Research Article: Advancing Cervical Cancer Prevention Initiatives in Resource-Constrained Settings: Insights from the Cervical Cancer Prevention Program in Zambia

Date Published: May 17, 2011

Publisher: Public Library of Science

Author(s): Mulindi H. Mwanahamuntu, Vikrant V. Sahasrabuddhe, Sharon Kapambwe, Krista S. Pfaendler, Carla Chibwesha, Gracilia Mkumba, Victor Mudenda, Michael L. Hicks, Sten H. Vermund, Jeffrey S. A. Stringer, Groesbeck P. Parham

Abstract: Groesbeck Parham and colleagues describe their Cervical Cancer Prevention Program
in Zambia, which has provided services to over 58,000 women over the past five
years, and share lessons learned from the program’s implementation and
integration with existing HIV/AIDS programs.

Partial Text: Invasive cervical cancer (ICC) is a leading cause of cancer-related mortality and
morbidity among women in the developing world [1]. Numerous demonstration projects
have proven the efficacy of simplified “screen and treat” approaches
(such as visual inspection with acetic acid [VIA] and immediate
cryotherapy) for cervical cancer prevention in low income countries [2]–[5]. Yet, rarely have they
been adopted and scaled up by governments in such settings, and as a result rates of
screening coverage in the developing world remain low [6]. In Zambia, which has the
world’s second highest annual cervical cancer incidence and mortality rates
[1], we
initiated a unique partnership for providing cervical cancer prevention services
within the public sector health care system. The Cervical Cancer Prevention Program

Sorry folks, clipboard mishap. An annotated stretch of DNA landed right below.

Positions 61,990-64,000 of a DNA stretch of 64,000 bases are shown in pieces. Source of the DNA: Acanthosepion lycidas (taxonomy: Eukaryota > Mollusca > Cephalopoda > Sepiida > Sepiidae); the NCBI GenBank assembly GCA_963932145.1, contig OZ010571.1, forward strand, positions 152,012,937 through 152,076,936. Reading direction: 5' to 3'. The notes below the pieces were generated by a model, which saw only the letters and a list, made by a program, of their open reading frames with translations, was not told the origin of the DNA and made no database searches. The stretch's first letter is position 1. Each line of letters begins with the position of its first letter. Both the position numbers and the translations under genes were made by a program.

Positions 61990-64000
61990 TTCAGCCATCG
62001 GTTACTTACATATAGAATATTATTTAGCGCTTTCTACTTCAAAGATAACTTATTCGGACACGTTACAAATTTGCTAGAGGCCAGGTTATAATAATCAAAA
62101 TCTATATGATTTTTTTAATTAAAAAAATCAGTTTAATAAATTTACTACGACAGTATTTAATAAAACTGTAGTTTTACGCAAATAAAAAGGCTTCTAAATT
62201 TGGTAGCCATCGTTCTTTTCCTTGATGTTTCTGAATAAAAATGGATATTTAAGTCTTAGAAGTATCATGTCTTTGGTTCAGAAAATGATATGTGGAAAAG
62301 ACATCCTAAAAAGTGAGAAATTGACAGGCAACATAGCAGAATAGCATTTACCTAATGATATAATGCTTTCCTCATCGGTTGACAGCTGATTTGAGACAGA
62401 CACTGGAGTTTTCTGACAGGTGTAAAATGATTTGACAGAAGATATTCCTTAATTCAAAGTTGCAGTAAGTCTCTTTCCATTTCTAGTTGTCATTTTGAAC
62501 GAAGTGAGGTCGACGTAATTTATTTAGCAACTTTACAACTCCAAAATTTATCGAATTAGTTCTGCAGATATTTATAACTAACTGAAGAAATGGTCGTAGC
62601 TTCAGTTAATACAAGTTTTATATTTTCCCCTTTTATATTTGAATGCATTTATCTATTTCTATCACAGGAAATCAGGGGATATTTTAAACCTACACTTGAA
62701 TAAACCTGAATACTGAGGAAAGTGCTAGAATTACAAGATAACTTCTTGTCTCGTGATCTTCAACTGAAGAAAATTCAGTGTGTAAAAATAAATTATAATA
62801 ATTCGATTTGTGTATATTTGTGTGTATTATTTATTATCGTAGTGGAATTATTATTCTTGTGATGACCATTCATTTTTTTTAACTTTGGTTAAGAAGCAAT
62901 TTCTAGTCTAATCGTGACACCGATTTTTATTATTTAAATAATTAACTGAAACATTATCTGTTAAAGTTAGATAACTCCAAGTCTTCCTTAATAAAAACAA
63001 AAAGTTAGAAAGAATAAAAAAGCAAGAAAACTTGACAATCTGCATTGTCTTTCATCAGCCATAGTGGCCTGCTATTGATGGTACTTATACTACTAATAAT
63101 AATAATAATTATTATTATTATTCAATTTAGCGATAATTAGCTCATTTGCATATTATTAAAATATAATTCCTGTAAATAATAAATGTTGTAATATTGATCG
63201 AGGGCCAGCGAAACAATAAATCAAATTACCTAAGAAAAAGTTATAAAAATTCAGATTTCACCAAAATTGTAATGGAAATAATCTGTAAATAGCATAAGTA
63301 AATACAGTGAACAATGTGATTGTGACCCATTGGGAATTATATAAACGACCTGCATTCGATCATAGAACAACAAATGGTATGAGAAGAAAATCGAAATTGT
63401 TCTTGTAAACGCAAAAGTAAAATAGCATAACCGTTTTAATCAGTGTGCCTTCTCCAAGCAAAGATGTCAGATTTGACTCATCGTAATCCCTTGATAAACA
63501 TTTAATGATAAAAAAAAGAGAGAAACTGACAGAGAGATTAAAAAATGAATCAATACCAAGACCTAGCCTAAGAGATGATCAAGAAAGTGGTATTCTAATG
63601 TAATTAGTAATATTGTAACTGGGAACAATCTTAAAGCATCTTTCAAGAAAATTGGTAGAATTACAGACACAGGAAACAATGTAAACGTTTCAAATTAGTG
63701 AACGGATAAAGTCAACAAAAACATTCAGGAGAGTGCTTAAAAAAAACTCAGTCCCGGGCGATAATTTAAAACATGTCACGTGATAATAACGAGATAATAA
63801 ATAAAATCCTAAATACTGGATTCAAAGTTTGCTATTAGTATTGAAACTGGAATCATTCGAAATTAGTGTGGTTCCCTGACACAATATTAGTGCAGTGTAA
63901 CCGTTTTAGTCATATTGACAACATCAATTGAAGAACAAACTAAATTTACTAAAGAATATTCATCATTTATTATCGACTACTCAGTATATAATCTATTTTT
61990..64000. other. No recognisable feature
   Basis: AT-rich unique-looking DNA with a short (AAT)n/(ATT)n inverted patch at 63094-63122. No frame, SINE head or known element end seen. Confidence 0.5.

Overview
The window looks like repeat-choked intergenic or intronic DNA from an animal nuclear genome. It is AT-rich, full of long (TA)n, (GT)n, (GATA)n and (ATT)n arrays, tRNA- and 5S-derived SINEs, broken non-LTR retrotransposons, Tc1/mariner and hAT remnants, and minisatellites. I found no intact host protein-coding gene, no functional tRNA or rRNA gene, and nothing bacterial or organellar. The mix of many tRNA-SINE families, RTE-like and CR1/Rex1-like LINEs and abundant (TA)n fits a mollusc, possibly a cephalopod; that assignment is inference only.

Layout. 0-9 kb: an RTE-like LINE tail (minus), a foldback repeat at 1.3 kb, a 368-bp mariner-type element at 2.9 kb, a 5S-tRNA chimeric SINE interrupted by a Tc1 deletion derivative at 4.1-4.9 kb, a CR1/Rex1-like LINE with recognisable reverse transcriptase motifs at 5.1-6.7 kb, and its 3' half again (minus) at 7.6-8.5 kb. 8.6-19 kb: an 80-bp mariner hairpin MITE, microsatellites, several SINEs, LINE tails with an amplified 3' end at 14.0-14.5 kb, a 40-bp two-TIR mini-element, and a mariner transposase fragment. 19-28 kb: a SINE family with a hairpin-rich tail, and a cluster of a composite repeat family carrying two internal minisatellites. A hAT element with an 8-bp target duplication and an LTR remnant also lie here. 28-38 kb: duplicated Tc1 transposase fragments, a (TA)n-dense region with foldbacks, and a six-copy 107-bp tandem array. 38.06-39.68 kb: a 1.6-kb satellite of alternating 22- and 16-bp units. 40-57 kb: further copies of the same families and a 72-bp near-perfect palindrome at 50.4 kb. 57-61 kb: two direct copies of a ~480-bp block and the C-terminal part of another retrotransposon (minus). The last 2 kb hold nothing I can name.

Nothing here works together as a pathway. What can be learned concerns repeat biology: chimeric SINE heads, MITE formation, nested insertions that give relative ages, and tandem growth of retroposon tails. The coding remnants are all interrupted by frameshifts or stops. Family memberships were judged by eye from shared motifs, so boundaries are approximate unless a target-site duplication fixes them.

in Zambia (CCPPZ), launched in 2006 and initially targeting the highest risk
HIV-infected women, has cumulatively provided services to over 58,000 women
(regardless of HIV status) over the past 5 years [7],[8] (Figure 1). Our previous reports have described
the disease burden [9],[10],[11], program implementation experience [7], telecommunications matrix
utilized for distance consultation and quality assurance [8], outcomes of a referral system
for women ineligible for treatment with cryotherapy [12], common myths and
misconceptions surrounding cervical cancer [13], and an analysis of outcomes
and effectiveness of screening among women with HIV [11]. In this article, we discuss
the unique attributes of the program’s successful implementation, including its
adoptability to the conditions of a resource-constrained environment, integration
with infrastructure of an HIV/AIDS program, use of innovative quality assurance
measures, and the potential for sustainability and collateral impact (Figure 2). The global “call
to action” for cancer control in low income countries is emerging [14], yet funding
for stand-alone cancer prevention initiatives is virtually non-existent. Our
experience may provide insights and guidance for advancing cancer prevention
initiatives in resource-constrained settings.

CCPPZ is a unique partnership between Zambian and United States partner institutions
from the academic (University Teaching Hospital [UTH] in Lusaka and
University of Alabama at Birmingham [UAB]), research (Centre for
Infectious Disease Research in Zambia [CIDRZ]), and governmental (Zambian
Ministry of Health) sectors. Prevention efforts have been rapidly scaled up, taking
advantage of a historical circumstance of increased attention and funding in the
HIV/AIDS sector through the US President’s Emergency Plan for AIDS Relief
(PEPFAR) program [15]. Trained nurses form the backbone of the program,
providing free personalized clinical screening examinations for all eligible women
who attend the clinic [7],[11]. VIA aided by a low-cost digital camera adaptation
(“digital cervicography”) is used to provide results immediately [11]. Decisions
about offering immediate cryotherapy (“screen-and-treat”) or referral
are made independently by nurses in most cases, or aided by telemedicine
consultations with local doctors [11]. VIA-negative women are advised to follow-up after 1